Thursday, January 13, 2011

Let's get crazy with leftovers!

btw, friends, I'm playing around with new blog templates/backgrounds. I'll hopefully get a few different things up in the next few weeks. Feedback is welcome!

It all started with a quart of pumpkin eggnog that M pawned off on my because she doesn't really like eggnog, and had another quart already in her fridge. Well, I don't really like eggnog either, but we were both very happy to try to think of ways to cook with it. (I hear she made some really good eggnog muffins and cookies that I'll have to try sometime)

I made waffles. And I didn't blog about them- it would look like that was because I've been busy, but actually, it's because they weren't that good. They had nice flavor, but they were pretty dry- from no fault of the eggnog, I'm sure, I made quite a number of alterations. The waffles were based on this favorite recipe, only I:
reduced the butter from 12T to 8T
used half whole wheat flour
eliminated the sugar
used 1/2 cup milk and 1 cup pumpkin eggnog
and got 5 waffles instead of 8. Hmm.

We happily ate them when they were fresh, but the last 3 sat in the fridge for several days, until yesterday's blizzard, when I decided to work from home. Well, I was much more efficient than I expected, so I took some time to bake.
And... leftover waffles plus still unwanted pumpkin eggnog... well, that just screams bread pudding right?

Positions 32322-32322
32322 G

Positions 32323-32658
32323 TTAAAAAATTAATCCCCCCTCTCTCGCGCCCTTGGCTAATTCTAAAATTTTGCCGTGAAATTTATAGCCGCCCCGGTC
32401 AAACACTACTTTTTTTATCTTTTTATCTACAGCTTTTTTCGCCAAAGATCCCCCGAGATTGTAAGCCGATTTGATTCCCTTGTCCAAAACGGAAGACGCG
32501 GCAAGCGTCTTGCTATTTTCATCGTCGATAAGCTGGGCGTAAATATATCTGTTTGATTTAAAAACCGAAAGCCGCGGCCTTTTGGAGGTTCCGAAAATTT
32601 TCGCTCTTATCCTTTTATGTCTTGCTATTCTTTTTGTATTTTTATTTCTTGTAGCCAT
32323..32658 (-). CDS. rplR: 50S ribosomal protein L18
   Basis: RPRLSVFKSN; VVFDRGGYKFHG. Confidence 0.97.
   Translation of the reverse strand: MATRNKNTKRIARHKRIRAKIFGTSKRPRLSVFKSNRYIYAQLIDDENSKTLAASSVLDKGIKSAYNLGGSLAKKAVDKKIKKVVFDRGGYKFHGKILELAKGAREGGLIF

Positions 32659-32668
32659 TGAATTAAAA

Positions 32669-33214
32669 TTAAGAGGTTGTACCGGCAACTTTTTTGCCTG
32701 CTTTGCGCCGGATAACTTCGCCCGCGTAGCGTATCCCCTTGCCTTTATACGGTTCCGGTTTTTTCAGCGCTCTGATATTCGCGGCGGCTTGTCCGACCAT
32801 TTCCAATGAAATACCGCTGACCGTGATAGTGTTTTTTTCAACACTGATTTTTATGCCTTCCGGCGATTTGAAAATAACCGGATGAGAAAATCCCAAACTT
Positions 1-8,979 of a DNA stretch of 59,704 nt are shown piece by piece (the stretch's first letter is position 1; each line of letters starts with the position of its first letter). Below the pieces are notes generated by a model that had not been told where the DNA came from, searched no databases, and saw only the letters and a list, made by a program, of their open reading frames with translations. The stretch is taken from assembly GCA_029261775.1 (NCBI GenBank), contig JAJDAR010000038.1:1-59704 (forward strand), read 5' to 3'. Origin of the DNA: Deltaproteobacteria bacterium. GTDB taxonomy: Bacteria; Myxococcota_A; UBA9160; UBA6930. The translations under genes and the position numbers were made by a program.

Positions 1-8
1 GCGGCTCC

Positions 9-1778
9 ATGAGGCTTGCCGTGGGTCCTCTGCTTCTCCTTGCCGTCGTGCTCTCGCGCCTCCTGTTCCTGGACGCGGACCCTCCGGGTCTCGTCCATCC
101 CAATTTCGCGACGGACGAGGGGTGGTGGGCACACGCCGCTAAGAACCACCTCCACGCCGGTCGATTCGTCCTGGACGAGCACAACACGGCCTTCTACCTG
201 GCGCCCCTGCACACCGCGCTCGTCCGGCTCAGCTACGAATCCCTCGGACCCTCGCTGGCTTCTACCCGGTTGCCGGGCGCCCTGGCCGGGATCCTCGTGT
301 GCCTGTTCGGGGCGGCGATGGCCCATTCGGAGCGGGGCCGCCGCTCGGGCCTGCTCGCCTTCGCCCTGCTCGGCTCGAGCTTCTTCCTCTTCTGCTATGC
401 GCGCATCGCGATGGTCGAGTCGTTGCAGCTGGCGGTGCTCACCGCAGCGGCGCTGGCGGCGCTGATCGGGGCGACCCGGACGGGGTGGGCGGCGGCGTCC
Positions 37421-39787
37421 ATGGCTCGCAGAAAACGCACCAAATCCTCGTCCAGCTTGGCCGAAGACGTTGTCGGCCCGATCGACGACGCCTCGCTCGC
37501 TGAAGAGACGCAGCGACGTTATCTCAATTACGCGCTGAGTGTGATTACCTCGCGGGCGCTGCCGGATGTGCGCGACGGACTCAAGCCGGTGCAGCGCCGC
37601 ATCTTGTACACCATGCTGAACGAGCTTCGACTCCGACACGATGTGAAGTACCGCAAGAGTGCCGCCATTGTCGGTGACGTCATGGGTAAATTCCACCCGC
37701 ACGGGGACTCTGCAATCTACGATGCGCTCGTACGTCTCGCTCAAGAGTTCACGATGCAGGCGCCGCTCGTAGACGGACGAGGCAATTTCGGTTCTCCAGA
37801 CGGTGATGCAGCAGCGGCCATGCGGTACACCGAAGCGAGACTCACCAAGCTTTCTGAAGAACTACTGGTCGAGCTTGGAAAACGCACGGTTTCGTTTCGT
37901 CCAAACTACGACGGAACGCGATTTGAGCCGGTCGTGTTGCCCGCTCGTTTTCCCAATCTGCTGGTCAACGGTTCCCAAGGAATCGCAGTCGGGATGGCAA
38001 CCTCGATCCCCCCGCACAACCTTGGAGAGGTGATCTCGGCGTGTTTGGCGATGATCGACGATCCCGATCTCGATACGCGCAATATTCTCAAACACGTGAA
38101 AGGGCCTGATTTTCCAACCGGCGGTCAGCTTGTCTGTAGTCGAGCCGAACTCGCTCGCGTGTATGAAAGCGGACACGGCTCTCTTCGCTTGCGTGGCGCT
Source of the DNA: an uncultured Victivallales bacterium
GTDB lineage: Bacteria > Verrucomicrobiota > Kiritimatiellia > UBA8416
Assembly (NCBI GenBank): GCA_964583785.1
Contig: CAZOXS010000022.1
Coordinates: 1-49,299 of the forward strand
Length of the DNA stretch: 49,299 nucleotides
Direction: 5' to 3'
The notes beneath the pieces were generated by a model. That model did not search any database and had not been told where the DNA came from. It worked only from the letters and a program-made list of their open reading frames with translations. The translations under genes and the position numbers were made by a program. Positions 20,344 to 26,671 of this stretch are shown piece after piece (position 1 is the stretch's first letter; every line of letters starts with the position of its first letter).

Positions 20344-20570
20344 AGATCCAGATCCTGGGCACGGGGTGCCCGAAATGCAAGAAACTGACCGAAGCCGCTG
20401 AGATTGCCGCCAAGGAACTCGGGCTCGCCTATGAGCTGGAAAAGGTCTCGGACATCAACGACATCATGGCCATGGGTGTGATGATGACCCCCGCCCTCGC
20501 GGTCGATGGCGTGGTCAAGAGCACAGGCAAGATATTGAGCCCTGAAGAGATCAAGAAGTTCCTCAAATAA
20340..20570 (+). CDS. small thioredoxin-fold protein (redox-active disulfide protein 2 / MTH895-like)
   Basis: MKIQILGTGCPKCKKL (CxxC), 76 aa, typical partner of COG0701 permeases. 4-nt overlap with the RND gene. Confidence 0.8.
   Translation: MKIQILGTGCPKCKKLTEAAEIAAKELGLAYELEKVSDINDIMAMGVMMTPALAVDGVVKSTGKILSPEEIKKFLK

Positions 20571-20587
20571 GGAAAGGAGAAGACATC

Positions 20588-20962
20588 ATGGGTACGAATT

Waffle (bread) Pudding
A wamozart12 original
12oz /5 cups waffles (about 3 large waffles), broken into pieces
2 eggs
1 cup eggnog
1/2 cup milk
3T sugar
1/2t vanilla
1/2t nutmeg
1/2t cinnamon

Beat the eggs, nog, milk, sugar and spices together in a large bowl. Toss in the waffles,
and let them soak for about half an hour- if the waffles are not covered by the custard, then come back periodically and stir everything around.

Transfer to a greased deep baking dish (I used a medium-large ramekin, I'm not sure how much it holds, though, but I will check) and bake at 350F for about 45 minutes to an hour, until the custard is no longer runny. (I ended up baking for 30 minutes uncovered, then I covered with foil for another 30. I'm not sure which is best, I was worried the top would burn.)

Enjoy warm or at room temperature, on its own or drizzled with caramel sauce, a dollop of whipped cream, or anything else that sounds food.

Results:
This is such a random and strange idea, but I really liked it. The waffles soak up the custard just as well as bread does, and because my waffles are always a little flavored, the whole dessert was nicely flavored. The only downside is that the waffles not covered in custard during the baking time ended up rather dry and hockey puck-like, so you'll need to make sure all of the waffles are covered in the dish. I should have added a little more eggnog, or just taken some of the waffle pieces out.

I will be making this in the future, because what else do you do with leftover waffles? Maybe this weekend I'll root around in the freezer for other leftover waffles, we always save them (I hate wasting food!)

1 comment:

Miss Smart said...

I don't think I've ever made a legit bread pudding. [Note to self: Add that to the currently-under-construction culinary bucket list.] I also have never made waffles.

Therefore...I am impressed. :)